It's been that type of offseason for the Spartans.
Demonstrating a kicking technique, Veach suffered a ruptured Achilles' tendon during a recent practice and he'll be on crutches for the rest of the season. The difference between Veach and a pair of his players who suffered injuries over the offseason is he can still perform his duties from the sidelines. Lauren Allison and Brooklyn Roberts can only cheer.
"It's devastating," Veach said. "Lauren is a once-in-a-lifetime player; Brooklyn is the heartbeat of our defense. Losing both of them is a huge blow for us. But we kind of left it in the summer." After finishing last season with a strong playoff run, the Spartans were primed for a run at their first state berth since 2005. With seven seniors set to return, including All-Wesco first-team selections forward Allison and defender Roberts, and a complement of younger players around them, Stanwood's hopes were high.
But over the winter Roberts tore her anterior cruciate ligament. Then in June Allison, who led the Spartans with 16 goals and 11 assists last season, tore her ACL. Both players were ruled out for their senior seasons, leaving Veach scrambling for replacements not only on the field but in the locker room.
"Lauren is a player that inspires by the way she works and Brooklyn is the teammate of teammates; she's the vocal catalyst of our backline," Veach said. "We not only lose two phenomenal players but two great leaders."
So instead of the usual two captains -- which would have likely been Allison and Roberts -- the Spartans decided to name three captains this season: Maddison Post, Ashley Hughes and Adesn Vanderpool. All three are experienced players and have had success on the field: Post teamed with Roberts to lead the defense while Hughes has been the program's second-leading scorer behind Allison for the past three years.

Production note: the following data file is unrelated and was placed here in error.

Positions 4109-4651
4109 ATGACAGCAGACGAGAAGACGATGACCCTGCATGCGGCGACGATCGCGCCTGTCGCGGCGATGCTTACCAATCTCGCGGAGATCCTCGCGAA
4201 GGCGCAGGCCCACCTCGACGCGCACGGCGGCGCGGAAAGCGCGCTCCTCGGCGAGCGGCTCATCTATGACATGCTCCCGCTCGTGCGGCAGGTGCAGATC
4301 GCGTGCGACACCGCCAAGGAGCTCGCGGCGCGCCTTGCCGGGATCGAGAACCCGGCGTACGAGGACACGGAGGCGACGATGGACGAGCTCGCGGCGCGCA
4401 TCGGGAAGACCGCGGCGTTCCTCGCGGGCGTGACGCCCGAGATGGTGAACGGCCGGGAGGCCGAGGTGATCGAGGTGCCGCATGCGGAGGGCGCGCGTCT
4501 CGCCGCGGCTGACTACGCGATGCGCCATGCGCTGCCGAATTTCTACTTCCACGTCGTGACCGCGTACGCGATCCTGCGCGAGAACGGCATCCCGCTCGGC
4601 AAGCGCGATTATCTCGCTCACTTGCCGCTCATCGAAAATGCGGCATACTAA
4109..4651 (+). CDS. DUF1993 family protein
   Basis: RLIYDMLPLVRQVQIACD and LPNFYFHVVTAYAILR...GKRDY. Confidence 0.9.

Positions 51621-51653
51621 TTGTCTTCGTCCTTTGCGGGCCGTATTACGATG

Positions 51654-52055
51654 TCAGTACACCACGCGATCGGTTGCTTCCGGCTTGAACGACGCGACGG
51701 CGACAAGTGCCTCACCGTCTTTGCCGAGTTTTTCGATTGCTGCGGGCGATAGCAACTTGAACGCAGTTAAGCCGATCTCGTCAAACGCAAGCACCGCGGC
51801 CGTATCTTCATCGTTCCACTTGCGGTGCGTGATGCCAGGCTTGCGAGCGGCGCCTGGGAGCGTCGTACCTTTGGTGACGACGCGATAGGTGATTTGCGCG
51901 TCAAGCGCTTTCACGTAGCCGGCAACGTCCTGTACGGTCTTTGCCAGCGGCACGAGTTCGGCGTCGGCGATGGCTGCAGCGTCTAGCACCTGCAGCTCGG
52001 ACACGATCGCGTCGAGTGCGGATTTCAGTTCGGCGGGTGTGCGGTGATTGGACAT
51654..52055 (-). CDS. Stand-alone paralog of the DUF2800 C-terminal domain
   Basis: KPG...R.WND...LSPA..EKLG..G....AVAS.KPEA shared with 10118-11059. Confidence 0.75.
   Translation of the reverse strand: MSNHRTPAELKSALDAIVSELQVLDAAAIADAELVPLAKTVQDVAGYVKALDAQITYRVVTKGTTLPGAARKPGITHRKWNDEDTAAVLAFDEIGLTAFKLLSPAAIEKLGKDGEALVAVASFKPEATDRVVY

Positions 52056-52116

"Maddison, Ashley and Adesn are no strangers to the program," Veach said. "They're great leaders. They just need to take that next step this year."
The three seniors have made it a point to bring a team-first attitude to the Spartans this season. They're being assisted by Allison and Roberts, who are both helping coach the team this season.
"We're all working together to make it a better team," Hughes said. "No matter who takes who's spot we're all a sisterhood."
The three girls hold down three different parts of the field. Post is the leader of the defense, taking over that mantle from Roberts; Hughes is the main striker threat up front in place of Allison; and Vanderpool will handle the middle of the field as center-mid. It fits that all three girls bring different attributes to the field: Post is the quiet leader, Vanderpool the high-energy outspoken player and Hughes the aggressive playmaker.
"We're all really different," Vanderpool said. "We can reach out to all of the girls ... I'm more laid back and let them take over a little more. But I think Maddison and Ashley are really good players and take things very seriously and are good at getting the girls pumped up."
The three captains have a lot more inexperienced teammates around them than they thought they'd have this season. But the trio are confident in the young charges, including newcomer Natalie Wyles, who ran cross country last season, Brooke Vansant, Lisette Vargas and Maddison's younger sister Bailey Post.
"Girls have stepped up and filled open positions," Maddison Post said.
"We have a talent on the team right now, we just need to utilize it," Vanderpool added.
Stanwood's ultimate goal is to get to state, but first they want to wrap up a Wesco 3A North title. To do so the Spartans will have to topple Everett, which has won three league titles in four years, including the past two Wesco 3A titles. Stanwood got a taste of how to beat the Seagulls last season when the Spartans beat Everett 1-0 in the third-to-last game of the season, propelling them into the playoffs.
Stanwood junior varsity and assistant coach Carrie James said she's never seen a team this close before and has seen them grow into a tight-knit family.
"They're a very unified group and they're friends," James said. "(Coach Veach) does a good job of making them appreciate each other as individuals. Everybody brings something to the team. No matter whether you're sitting on the sidelines or out on the field you are part of this team and we care about each other and treat each other like family."
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